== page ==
Two London shows from big commercial galleries reflect different but related aspects of the current international scene. One, at Gagosian Grosvenor Hill, is for the internationally known American artist Cy Twombly. The other, at Pace, is for Song Dong, a Chinese artist now in his early 50s. For me, the Chinese artist is the more impressive of the two. At the pair of private views that I attended, both held on the same pouring wet London evening; there was a marked difference of bustle and enthusiasm. What I mean by this is that the Song Dong preview was jammed with people, a large proportion of whom seemed to be Song’s fellow-Chinese, while the Twombly event was not so well attended, and seemed to arouse its audience much less.
The Twombly show seems emblematic of the ephemeral nature of contemporary art – ELS
The main feature of the Song Dong show was a vast cityscape, constructed entirely of things to eat. This is apparently the latest in a series of installations that the artist has been making since the early 2000s. Similar works have been seen previously here in London, and also in Barcelona, Beijing, Hong Kong, Oxford and Shanghai.
What the artist has to say about them this is: “The purpose … is for the city I build to be destroyed … As cities in Asia grow, old buildings are knocked down and new ones built, almost every day … My city [is] tempting and delicious. When we are eating the city, we are using our desire to taste it, but at the same time we are demolishing the city and turning it into a ruin.”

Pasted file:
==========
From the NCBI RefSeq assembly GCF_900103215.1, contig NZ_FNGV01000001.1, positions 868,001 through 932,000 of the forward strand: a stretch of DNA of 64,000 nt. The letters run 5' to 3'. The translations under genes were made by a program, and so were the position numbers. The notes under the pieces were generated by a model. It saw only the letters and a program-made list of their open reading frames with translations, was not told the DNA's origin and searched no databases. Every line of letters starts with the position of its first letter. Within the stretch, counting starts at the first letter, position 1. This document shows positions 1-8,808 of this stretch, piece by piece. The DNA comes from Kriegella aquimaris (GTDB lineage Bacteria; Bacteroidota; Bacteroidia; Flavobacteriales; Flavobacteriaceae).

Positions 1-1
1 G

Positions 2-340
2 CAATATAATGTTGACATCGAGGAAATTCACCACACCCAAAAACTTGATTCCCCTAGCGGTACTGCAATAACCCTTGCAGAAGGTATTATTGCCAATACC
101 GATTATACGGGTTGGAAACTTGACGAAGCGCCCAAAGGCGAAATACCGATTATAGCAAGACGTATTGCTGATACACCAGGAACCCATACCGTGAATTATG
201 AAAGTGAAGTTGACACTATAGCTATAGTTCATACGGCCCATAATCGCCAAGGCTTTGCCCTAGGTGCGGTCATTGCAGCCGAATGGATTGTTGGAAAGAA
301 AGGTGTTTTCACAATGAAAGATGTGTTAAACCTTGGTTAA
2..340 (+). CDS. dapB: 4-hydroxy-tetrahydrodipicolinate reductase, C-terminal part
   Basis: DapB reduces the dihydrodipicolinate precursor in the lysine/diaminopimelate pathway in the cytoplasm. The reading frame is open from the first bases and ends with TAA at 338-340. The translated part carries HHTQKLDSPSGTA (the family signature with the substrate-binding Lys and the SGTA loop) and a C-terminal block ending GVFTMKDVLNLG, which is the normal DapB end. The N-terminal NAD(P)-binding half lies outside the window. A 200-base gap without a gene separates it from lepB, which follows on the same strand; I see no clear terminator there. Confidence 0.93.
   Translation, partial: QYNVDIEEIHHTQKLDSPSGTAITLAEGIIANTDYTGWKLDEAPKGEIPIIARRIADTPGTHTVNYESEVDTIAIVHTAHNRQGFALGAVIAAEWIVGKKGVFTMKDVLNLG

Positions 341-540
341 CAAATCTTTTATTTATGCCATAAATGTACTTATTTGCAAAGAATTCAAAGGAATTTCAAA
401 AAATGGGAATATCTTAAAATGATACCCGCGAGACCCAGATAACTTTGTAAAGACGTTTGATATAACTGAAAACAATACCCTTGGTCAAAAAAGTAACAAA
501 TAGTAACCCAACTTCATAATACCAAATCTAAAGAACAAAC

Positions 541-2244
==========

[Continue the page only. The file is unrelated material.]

A great deal of today’s art is, in fact, ephemeral, both because of the material from which it is made and also because of the situations in which it is shown. In this case, the fragility is intentional, and part of the message. Other items in the show offer the same warnings about the fragility of the urban world in which we live, subject to continual processes of change.
Cy Twombly is no longer with us. An American artist, who belonged to the generation of Jasper Johns and Robert Rauschenberg, he died in Rome in 2011. Twombly had lived and worked there since 1957. He is perhaps better known for his large-scale paintings than he is for the sculptural objects now on view at the Gagosian Gallery just of Berkeley Square.
What struck me about this display of three-dimensional works was how much the energy seemed to have gone out of them, if indeed they had once offered any degree of this in the previous contexts within which Twombly’s work has been shown.
They didn’t seem like the offerings of an established contemporary master. Sometimes candidly figurative, as is the case, for example of a piece called Chariot of Triumph (1990-98), which looks like a toy cart, but more often seemingly hesitant between figuration and abstraction, these sculptures are mostly modest in scale, and nearly always pale in colour. Just occasionally colour asserts itself, as in the green and red piece called Turkish Delight (2000), which might indeed be two big lumps of the sweet in question. Had it been made of real Turkish Delight and not from ‘wood, plaster, acrylic and brass’, it would seem quite at home in the Song Dong show a few streets away.
In more ways than one, the Twombly show seems emblematic of the ephemeral nature of contemporary art. Song Dong embraces the ephemeral. He even goes so far as to lecture us about it. Dong piles up his bad-for-you-comestibles to create tottering cityscapes. Though nothing will remain of his constructions, very soon, except perhaps in the snapshots that he, his dealers, and we ourselves (in the era of the smartphone) choose to make of them, they linger in the mind. Like much current art, they aspire to being’ moral objects’. I don’t think one can credibly make such a claim for Twombly’s sculptures. They exist, blankly. You gaze at them, equally blank.
Words/Photos: Edward Lucie-Smith © Artlyst 2019